Habersham school superintendent reflects on first day back and year ahead

It was back to school Friday for students at Clarkesville Elementary and Habersham County's 13 other public schools. (photo CES Facebook)

On Friday, August 5, over 7,000 Habersham County public school students returned to the classroom. Many of them were met by new principals and assistant principals. Now Habersham asked superintendent Matthew Cooper for his thoughts on how the day went. Here’s what he said:

First day of school

As a school system, we were ready for the First Day. I believe that this school year will be better for our students than any year before. As I begin my 11th year as superintendent in Habersham County, I look forward to the coming year with great optimism, and I am as excited about this coming school year as any in my 21 years as an administrator

For eleven years running, I visited every single school on the First Day. The excitement surrounding the first day of school has not changed for me. I enjoyed visiting all fourteen of our schools today. Our students were all smiling today and staff morale seems to be running high.  I have no doubts that most of our parents were also happy as their children returned to school today.

Enrollment projections

We expect enrollment at all levels to be up a little from last year. We expect the total enrollment in the school system (Pre-K to grade 12) to top out at around 7200 students by Labor Day.


We always expect heavier traffic the first few days of school. It seems that many parents drop their children off for the first few days and then switch to having them ride the school bus. This is normal in all school systems. I saw this when I was a Principal in Banks County as well. As a result, some of the traffic issues that folks experience the first few days resolve themselves when fewer vehicles are in the areas of our schools.

It is important for everyone to have extra patience and to get an early start the first few days of school. As a school system, we put our complete trust and confidence in our school resource officers and Sheriff’s Department to manage the traffic around our schools.

During arrival and dismissal, Sheriff Terrell and his team do an exceptional job of keeping our buses and students safe around our schools. We have had very few issues with traffic control over the last few years. When an issue does arise, our resource officers are able to resolve the matter very quickly.

Our resource officers have a strong relationship with our school administrators and they work well together as a team to keep our boys and girls safe. The most important thing is for folks to respect the officers who are working traffic and to be courteous. Aggressive driving and behavior is unacceptable in the proximity of a school.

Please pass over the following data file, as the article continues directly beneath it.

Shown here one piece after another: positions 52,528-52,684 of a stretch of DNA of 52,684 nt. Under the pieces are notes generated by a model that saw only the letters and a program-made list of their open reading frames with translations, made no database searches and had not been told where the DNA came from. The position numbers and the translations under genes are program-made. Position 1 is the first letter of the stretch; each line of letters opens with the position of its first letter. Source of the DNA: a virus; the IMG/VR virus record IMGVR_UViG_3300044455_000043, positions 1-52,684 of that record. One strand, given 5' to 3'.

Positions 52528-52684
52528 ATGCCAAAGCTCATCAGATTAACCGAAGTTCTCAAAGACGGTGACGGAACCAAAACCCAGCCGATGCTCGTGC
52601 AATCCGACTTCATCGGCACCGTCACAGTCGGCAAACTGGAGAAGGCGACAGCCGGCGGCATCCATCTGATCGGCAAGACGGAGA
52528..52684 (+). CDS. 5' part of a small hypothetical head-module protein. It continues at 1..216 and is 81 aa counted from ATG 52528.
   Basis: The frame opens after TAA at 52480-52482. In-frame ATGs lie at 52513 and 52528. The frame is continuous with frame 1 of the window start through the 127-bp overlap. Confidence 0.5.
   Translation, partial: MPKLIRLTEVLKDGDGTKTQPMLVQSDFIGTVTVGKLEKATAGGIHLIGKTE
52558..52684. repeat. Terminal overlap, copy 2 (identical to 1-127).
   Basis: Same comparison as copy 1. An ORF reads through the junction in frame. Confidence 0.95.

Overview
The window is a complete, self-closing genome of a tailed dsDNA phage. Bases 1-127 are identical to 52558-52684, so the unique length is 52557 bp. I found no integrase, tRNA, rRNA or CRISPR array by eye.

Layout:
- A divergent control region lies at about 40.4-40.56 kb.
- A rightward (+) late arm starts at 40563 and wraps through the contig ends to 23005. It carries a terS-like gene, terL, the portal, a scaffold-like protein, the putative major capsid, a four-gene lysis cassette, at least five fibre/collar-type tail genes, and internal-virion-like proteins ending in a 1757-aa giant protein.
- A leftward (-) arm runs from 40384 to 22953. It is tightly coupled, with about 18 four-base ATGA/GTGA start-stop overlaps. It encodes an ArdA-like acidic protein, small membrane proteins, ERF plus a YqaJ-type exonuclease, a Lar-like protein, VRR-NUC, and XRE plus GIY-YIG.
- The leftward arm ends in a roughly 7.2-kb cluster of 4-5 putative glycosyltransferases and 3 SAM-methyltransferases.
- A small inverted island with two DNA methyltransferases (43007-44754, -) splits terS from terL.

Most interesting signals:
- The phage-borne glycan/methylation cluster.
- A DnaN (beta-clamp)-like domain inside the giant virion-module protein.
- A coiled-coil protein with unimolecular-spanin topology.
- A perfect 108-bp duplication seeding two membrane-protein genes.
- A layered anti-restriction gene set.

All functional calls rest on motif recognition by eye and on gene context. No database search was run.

Effort to place resource officer at every school

It is no secret that our school system values safety above all else. Back in the month of June, our great board of education allocated $400,000 to place six additional resource officers in our schools. The goal is simple – have a resource officer in every Habersham County school. The additional resource officers are being hired by the Habersham County Sheriff’s Office. That office is working diligently right now to find these additional officers.

Colonel Kogod reported yesterday that we now have enough officers in the pipeline to cover every campus in the county. All we are waiting on now is for these new officers to complete their training and to complete the induction process. In the meantime, we have officers covering all school campuses throughout the day.

We knew it would take some time to find six people who are suitable for the school setting, but I have been pleasantly surprised with how quickly the Sheriff’s Office has moved to make this happen for our schools. The partnership that our school system has with the Habersham County Sheriff’s Office is nothing short of exceptional.

Final thoughts

Next week will be our first full week of school. With this in mind, I urge our citizens to exercise extreme caution on our roadways. Habersham County drivers should know that most student fatalities occur at bus stops and are usually the result of drivers passing a stopped school bus, not paying attention or driving too fast.

I am blessed to be in my 11th year as superintendent here in Habersham County.  I often say that Habersham County is the best place to live and work in Georgia. If there were a better place in Georgia, I would be trying to get there. I am grateful to our board of education, system staff, parents, and the community for their unmatched support.

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